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Re: Canon 6D vs Canon 70D vs Canon 7D

[ Edited ]

@ebiggs1 wrote:

Bob from Boston,

" If that's wrong, I'd be interested to hear why it is."

 

As a matter of fact like a leopard, a lens can not change it's 'spots'.  So to speak.  A 50mm f1.8 lens remains a 50mm f1.8 lens no matter what body you bolt it on. Doesn't matter if it is a crop, a medium or a FF.  It can not change the way it was born.

 

Indesputably! But it doesn't operate the way it did on the two different bodies. Think of it this way. Imagine the lens is a pipe running through a dam. The lake is filled with water which act like photons, being held back by a hatch or shutter. On the other side of the dam is an array of buckets just waiting to be filled with photons. (Obviously the array of buckets is an anology for the camera sensor.)

 

I actually have two arrays of buckets. The first has buckets organized side-by-side to represent the organization of sensor cells on a 35mm frame. The second has the same number of buckets organized side-by-side to represent the organization of sensor cells on a APS-C frame. Of course, these buckets are smaller in size so that they can fit within the smaller area of the APS-C frame.

 

If you're following me, I'll let you open the hatch and let the water, or photons, in to fill the first array.

 

What happened? The bigger array captured nearly all the water that came through the pipe.

 

Now the second array, the one representing the APS-C array, is set to capture the water from the same distance. This time the array captured fewer photons because many of the photons never fell into the smaller area of buckets.

 

The same pipe is used in both tests and the only variation was the area of the array. 

 

A larger sensor will naturally absorb more light because of size, but the lens has no idea what sensor is behind it.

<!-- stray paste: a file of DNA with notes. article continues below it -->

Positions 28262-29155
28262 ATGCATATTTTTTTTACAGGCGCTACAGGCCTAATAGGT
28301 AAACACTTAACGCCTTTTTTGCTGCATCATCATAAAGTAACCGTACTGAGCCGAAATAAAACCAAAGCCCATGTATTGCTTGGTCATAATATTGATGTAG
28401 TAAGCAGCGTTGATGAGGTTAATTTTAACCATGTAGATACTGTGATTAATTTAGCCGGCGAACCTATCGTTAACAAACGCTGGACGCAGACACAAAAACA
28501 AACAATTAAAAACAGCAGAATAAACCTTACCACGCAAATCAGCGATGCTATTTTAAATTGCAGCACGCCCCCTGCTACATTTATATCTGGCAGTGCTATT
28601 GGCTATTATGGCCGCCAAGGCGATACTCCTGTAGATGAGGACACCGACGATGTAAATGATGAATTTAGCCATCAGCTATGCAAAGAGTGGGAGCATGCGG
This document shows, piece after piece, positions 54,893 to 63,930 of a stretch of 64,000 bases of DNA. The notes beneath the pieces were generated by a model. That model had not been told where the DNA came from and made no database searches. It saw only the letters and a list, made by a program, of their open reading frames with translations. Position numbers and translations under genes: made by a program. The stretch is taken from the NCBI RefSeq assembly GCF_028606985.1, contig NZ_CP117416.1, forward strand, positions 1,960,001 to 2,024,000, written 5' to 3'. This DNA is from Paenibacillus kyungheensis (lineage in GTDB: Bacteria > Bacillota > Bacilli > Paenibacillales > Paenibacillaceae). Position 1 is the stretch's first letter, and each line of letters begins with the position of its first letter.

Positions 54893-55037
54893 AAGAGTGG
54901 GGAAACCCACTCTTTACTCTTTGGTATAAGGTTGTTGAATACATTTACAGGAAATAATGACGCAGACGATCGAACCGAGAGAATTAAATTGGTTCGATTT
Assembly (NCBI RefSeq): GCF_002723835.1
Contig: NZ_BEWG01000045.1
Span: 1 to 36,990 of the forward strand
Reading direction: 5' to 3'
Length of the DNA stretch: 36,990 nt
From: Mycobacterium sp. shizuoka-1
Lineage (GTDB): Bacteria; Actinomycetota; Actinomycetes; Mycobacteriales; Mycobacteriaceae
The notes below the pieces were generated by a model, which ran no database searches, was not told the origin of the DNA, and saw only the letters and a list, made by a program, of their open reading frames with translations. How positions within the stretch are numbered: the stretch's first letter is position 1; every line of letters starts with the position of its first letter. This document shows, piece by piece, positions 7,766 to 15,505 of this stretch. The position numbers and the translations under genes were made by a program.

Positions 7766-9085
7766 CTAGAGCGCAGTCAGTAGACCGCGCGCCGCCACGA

There is a mathematical formula for aperture. If you have a 500mm lens with a 125mm front objective element, the f-stop will be, roughly f/4, for instance.  That can not change.  Changing the size of the sensor, crop to FF, doesn't change that fact.

 

Assuming the same pixel pitch, each pixel will receive the same amount of light, regardless of the size of the sensor. 

 

Check your math. Pixel pitch is the distance from center-to-center of the cells. If the pixel pitch of a 35mm frame is 100 (easy numbers for explanation purposes only) and has 1,000 cells horizontally then a APS-C sensor with the same pixel pitch of 100 can not contain as many cells. The original 1,000 won't fit. Only by making the pixel pitch smaller can you fit the same number in. Smaller cells can not gather as much light.

 

 

A properly exposed photo at f1.8 and 1/1000 at ISO 100 from that 50mm f1.8 lens will remain properly exposed regardless of whether the sensor is a crop, FF or medium format.  It will receive the same amount of light, no matter what size the sensor is.

 

It will receive the same intensity of light but certainly not the same amount. It can't receive the same amount because the array area is not as big as that found on a full frame camera. Much of the light is missed as it is projected outside the area around the smaller APS-C sensor.

 

 

Now the effective or apparent focal length does appear to change, not the lenses actual  focal length (that can not change) but what is seen by the sensor.

 

True but we're here to take pictures and my goal is to put the "right" photons into the buckets. I can' t put the right photons into a smaller array unless I move closer to the subject or change my focal length. I don't like waste, so unless I can't move close enough, I'll frame for only those photons I want.

 

 A  Canon Rebel crop sensor records a smaller portion of the total image that the lens is able to deliver to the sensor, when  viewed at the same print size, the image appears larger. But your lens focal length does not get longer.